Members of the Oregon Board of Agriculture watched from a safe distance as the unmanned helicopter hovered over a small plot of wheat stubble, carrying water to spray for imaginary weeds. Gusty winds cut the demonstration short after a few minutes, but it was enough to prove how the technology is capable of helping farmers better manage their fields.

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CONDITIONS PROMISING FOR OREGON HUNTING SEASONS (East Oregonian)

Conditions are much better than they were a year ago as hunters prepare for fall big game hunting seasons across Oregon.

Bow hunting season is already underway for deer and elk, with the first elk rifle season set for Oct. 26-30. Wildlife officials say a break from last years drought should benefit both animals and hunters alike.

The weather is much better suited to deer and elk production, said Mark Kirsch, district wildlife biologist for the Oregon Department of Fish & Wildlife in Pendleton.
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MAINTENANCE REQUIRED ON OLIVE LAKE DAM (East Oregonian)

A small portion of Olive Lake is closed to swimming and boating while workers make repairs to the Olive Lake Dam.

Less than 1 percent of the 149-acre lake is affected by the closure. The restricted area has been marked with signs, fences and a string of buoys, while the campground and hiking trail around the lake remain open.

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FALL PRESCRIBED BURNING SET FOR NATIONAL FOREST (East Oregonian)

Fall prescribed burning is set on the Umatilla National Forest, which could temporarily impact roads and trails across several hunting units in the forest.

Maps of the prescribed burns can be found online at www.inciweb.nwcg.gov. Burns typically take between two and five days to complete. Hunters are advised to plan ahead and avoid camping in affected areas.

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BUSINESSES REGROUP AFTER BIOMASS FIRE (Medford Mail Tribune)

– Whether sawdust fire led to burning buildings still being determined –

A fire that may have started in a sawdust pile at Biomass One Sunday evening damaged three businesses, forcing an insulation company to set up shop elsewhere and temporarily shutting down a wood manufacturing business.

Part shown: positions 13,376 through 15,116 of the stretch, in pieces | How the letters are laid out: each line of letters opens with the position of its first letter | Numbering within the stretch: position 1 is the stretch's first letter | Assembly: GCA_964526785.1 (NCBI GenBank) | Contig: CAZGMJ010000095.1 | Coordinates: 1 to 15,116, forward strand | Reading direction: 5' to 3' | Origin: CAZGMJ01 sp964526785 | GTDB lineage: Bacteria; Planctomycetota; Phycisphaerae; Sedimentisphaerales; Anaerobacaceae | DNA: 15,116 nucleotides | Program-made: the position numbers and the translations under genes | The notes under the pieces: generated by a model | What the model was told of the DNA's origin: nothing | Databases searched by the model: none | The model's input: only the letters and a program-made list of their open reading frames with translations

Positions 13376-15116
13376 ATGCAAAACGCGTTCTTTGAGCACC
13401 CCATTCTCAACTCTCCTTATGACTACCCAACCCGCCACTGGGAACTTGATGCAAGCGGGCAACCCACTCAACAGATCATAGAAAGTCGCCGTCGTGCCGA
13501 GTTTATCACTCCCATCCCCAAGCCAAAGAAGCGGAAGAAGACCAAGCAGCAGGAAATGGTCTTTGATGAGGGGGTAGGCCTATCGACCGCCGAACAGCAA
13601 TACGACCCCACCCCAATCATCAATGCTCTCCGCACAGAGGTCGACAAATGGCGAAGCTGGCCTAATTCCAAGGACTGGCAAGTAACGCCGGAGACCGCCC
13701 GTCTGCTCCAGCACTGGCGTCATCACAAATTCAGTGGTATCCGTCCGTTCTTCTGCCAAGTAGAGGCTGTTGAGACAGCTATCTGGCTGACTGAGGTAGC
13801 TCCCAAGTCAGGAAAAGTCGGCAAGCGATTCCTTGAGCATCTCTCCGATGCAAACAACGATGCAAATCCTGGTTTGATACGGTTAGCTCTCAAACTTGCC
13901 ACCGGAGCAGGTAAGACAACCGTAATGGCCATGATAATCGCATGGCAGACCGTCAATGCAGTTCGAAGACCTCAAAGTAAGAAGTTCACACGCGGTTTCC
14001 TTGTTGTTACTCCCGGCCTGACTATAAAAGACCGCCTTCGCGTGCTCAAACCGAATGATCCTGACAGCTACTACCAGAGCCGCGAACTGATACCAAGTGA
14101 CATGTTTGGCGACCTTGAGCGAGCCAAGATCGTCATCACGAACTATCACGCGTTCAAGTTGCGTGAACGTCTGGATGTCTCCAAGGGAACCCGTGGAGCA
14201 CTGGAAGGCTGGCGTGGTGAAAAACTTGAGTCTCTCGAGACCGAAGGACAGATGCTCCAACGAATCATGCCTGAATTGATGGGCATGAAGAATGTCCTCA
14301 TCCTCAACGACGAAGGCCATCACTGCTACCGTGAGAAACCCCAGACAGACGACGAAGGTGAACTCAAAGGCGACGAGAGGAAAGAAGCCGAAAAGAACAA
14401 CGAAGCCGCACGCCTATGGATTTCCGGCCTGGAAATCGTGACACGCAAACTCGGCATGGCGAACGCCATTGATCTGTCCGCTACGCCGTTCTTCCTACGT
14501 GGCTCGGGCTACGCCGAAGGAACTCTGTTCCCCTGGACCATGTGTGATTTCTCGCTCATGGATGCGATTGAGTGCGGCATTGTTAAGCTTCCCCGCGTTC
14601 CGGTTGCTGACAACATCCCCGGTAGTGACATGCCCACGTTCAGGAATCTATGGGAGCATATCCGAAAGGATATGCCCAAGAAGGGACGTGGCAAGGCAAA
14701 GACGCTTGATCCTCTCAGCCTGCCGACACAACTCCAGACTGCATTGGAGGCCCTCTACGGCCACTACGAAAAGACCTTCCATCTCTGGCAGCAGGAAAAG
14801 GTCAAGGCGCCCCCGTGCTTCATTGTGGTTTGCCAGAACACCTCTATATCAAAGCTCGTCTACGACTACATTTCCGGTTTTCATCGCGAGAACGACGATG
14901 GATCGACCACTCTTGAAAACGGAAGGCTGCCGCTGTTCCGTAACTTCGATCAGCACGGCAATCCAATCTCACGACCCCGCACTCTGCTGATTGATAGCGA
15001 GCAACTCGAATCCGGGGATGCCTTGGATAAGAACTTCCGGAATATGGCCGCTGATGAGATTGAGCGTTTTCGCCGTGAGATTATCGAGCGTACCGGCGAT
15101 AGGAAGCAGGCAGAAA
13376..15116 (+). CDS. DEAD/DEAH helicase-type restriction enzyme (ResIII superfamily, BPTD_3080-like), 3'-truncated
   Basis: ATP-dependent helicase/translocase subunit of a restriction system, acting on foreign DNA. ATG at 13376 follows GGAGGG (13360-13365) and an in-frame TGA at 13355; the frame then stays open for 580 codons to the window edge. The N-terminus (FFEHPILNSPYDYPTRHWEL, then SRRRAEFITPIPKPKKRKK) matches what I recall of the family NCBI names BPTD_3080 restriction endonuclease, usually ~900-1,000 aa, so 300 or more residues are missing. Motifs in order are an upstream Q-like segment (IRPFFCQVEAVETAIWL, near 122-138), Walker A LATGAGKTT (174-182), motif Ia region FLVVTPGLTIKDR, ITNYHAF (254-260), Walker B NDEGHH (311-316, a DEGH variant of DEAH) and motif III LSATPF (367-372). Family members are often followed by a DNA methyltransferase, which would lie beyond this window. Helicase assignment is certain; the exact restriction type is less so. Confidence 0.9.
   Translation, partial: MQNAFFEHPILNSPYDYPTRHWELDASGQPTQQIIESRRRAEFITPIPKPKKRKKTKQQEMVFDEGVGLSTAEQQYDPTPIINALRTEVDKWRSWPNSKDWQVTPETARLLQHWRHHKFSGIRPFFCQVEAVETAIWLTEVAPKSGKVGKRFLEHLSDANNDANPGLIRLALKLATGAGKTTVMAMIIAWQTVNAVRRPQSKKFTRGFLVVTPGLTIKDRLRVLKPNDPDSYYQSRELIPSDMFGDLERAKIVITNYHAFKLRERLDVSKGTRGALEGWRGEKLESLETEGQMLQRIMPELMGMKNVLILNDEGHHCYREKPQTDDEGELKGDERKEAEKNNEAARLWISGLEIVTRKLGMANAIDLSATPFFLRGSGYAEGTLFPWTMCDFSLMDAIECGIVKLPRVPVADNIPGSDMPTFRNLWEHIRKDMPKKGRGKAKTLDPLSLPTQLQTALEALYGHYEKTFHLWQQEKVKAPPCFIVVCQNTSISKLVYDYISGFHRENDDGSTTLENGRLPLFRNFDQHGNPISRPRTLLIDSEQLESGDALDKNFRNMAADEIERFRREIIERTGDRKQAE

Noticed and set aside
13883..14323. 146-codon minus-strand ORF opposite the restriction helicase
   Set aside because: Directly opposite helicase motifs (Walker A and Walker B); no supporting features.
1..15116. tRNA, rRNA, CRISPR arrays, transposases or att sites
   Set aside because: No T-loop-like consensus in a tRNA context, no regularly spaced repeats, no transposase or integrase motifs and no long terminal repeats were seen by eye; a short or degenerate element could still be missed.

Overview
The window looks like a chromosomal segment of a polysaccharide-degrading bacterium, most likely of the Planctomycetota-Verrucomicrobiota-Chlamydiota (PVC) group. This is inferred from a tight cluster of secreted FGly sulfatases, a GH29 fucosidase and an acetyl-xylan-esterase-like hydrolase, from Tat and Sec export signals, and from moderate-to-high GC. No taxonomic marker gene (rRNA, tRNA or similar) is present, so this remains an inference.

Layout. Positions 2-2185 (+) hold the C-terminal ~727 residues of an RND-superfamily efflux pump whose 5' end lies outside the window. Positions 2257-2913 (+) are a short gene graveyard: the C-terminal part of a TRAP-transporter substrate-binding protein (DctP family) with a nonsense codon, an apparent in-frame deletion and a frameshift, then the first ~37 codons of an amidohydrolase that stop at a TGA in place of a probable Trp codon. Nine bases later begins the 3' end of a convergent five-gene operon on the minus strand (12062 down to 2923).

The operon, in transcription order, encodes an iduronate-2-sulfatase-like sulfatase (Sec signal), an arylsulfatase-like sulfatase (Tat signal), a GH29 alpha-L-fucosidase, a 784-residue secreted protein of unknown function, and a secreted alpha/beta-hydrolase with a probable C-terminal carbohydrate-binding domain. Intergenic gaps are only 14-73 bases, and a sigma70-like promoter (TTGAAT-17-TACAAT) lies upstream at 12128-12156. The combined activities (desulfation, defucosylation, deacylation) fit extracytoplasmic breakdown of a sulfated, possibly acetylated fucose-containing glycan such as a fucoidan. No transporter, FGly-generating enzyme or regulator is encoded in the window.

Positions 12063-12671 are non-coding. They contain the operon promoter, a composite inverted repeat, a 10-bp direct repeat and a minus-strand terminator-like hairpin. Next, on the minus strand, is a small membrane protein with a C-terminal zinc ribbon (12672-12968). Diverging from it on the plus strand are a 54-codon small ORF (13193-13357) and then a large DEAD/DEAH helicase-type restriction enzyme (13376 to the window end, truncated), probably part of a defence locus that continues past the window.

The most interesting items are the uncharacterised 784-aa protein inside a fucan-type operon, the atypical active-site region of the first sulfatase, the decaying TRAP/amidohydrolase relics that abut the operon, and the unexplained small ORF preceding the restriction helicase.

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LOCAL BUSINESS CHALLENGES FINE FOR UNLICENSED SEPTIC WORK (Herald and News)

A local excavating company has challenged a fine by the Oregon Department of Environmental Quality after they allegedly performed septic system work without a license.

G & G Pipeline Excavating, doing business as Drainpros of Klamath, has requested a contested case hearing after they were fined $6,450 by DEQ Aug. 11.

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AMPLE SNOWFALL MAY RETURN TO BASIN, SAYS NWS (Herald and News)

The National Weather Service expects the coming fall and winter to be closer to average than in recent years, with snowfall expected in the Klamath Falls area by November.

Meteorologist Brett Lutt said Monday current weather patterns are expected to be neutral with the possibility for cooler temperatures similar to a La Nina event toward the end of the year.

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MILLS ADDITION ILLS REFLECT JOBS NEEDED — OPINION (Herald and News)

-The issue is simple, but the answer is difficult-

It probably isnt the best beginning to a Sunday morning to pick up the Sunday paper and discover a section of your hometown featured to illustrate that, Extreme poverty persists in rural Oregon.

The feature was in the Portland Oregonian and reprinted Sunday in the Herald and News with photos by our local photographer.